First World War: Canadian soldier identified more than 100 years after death

A Canadian soldier killed in battle during the First World War has been identified, more than a century later.

The Department of National Defence and the Canadian Armed Forces confirmed the identity of Company Sgt.-Maj. David George Parfitt on Thursday.

Parfitt was one of 156 members of the 8th Canadian Infantry Battalion killed in action on Sept. 26, 1916, during the Battle of Thiepval Ridge.

Parfitt’s headstone, which is in Regina Trench Cemetery in Grandcourt, France, identified him only as an unknown sergeant-major of the infantry battalion.

He was 25 years old at the time of his death.

Parfitt is the only Canadian company sergeant-major to have died on that date in France, a detail that the Department of National Defence said “significantly contributed” to the identification of his grave.

Parfitt was born in London, England, in 1891 and immigrated to Canada at the age of 18.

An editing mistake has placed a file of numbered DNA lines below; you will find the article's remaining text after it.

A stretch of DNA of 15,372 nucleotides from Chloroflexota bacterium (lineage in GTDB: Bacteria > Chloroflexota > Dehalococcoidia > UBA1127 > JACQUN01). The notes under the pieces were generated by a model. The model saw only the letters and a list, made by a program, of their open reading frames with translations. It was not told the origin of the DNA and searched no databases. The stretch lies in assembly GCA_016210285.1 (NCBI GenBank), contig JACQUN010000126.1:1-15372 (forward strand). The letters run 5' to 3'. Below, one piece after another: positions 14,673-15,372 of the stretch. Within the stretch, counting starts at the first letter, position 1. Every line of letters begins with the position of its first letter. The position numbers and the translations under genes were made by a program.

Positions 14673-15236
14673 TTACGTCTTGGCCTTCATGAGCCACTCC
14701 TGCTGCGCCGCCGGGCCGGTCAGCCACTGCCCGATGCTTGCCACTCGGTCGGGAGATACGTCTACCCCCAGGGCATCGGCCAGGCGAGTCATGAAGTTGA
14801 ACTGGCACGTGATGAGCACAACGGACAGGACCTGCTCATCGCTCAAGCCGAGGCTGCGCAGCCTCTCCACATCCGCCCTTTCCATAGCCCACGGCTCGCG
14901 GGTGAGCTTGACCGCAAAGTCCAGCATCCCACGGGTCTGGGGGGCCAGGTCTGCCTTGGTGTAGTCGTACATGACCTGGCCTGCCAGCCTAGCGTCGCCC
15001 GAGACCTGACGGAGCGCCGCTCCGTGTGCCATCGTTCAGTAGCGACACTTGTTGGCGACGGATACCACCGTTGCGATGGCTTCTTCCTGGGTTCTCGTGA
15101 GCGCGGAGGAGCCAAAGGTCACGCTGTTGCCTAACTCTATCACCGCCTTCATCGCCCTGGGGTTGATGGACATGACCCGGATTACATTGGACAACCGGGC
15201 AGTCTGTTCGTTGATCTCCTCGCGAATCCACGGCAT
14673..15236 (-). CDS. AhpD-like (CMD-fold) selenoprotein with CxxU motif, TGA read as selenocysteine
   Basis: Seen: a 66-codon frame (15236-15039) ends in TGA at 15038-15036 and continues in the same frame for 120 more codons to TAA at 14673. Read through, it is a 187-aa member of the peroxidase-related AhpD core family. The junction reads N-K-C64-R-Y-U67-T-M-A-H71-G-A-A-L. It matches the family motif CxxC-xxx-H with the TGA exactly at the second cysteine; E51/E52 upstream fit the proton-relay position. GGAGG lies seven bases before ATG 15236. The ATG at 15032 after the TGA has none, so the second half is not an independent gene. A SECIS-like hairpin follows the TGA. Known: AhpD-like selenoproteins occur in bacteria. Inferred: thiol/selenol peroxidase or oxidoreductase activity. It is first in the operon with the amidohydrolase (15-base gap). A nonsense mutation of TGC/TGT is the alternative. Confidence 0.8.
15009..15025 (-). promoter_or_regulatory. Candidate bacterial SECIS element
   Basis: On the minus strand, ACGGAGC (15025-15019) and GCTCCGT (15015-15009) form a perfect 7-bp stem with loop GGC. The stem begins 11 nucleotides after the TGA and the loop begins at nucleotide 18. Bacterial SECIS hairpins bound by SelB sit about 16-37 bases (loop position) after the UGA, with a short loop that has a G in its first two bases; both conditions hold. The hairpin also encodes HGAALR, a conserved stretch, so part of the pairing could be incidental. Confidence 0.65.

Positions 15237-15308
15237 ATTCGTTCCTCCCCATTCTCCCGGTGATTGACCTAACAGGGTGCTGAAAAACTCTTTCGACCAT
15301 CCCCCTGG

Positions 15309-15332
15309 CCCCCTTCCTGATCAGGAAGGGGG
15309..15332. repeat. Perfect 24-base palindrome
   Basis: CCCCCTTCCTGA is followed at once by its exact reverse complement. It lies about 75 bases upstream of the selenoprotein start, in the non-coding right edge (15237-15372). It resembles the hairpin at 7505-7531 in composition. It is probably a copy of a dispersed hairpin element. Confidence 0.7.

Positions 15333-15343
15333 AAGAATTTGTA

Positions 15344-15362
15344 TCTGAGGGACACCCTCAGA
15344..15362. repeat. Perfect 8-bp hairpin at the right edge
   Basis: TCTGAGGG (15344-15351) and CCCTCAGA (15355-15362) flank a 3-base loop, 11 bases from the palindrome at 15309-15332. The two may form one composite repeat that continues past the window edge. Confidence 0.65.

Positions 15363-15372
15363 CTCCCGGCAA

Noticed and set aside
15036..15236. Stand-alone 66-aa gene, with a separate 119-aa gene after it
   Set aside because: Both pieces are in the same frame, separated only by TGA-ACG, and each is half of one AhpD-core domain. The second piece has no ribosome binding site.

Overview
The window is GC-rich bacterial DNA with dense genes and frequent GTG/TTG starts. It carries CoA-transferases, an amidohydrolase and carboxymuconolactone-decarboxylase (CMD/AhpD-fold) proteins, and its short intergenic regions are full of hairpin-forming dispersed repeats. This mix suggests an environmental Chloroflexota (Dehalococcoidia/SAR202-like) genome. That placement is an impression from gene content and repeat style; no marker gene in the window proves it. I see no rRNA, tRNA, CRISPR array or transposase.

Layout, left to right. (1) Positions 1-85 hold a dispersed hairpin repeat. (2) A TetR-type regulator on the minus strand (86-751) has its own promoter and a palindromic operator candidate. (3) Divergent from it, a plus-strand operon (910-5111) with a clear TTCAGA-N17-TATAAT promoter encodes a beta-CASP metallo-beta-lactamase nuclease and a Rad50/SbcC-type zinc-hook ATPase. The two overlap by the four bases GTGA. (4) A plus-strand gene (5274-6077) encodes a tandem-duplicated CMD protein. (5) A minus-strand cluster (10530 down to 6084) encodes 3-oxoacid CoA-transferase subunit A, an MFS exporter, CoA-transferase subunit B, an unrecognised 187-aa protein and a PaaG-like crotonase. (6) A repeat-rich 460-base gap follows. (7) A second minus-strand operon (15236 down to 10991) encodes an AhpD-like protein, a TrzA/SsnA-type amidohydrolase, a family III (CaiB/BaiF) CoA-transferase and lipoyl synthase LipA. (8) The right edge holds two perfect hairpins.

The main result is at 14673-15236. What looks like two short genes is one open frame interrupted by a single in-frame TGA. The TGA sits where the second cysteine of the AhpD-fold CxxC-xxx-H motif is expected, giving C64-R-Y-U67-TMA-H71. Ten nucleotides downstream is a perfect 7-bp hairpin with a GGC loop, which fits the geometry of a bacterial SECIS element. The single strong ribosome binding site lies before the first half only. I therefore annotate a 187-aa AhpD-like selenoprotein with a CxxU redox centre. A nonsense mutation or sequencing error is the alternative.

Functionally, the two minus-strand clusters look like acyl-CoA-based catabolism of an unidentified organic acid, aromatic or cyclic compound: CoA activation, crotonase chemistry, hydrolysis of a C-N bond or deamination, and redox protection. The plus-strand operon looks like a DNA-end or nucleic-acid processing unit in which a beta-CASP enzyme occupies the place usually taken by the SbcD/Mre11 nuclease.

He was a mill worker in Keewatin, Ont., before enlisting in the army in Valcartier, Que.

Three of his brothers also enlisted and survived the war.

The Canadian Armed Forces said they have notified Parfitt’s family of his identification.

A headstone rededication ceremony is set to take place “at the earliest opportunity” at the Commonwealth War Graves Commission’s Regina Trench Cemetery in France, the federal department and military noted.

This report by The Canadian Press was first published July 28, 2022.

This story was produced with the financial assistance of the Meta and Canadian Press News Fellowship.

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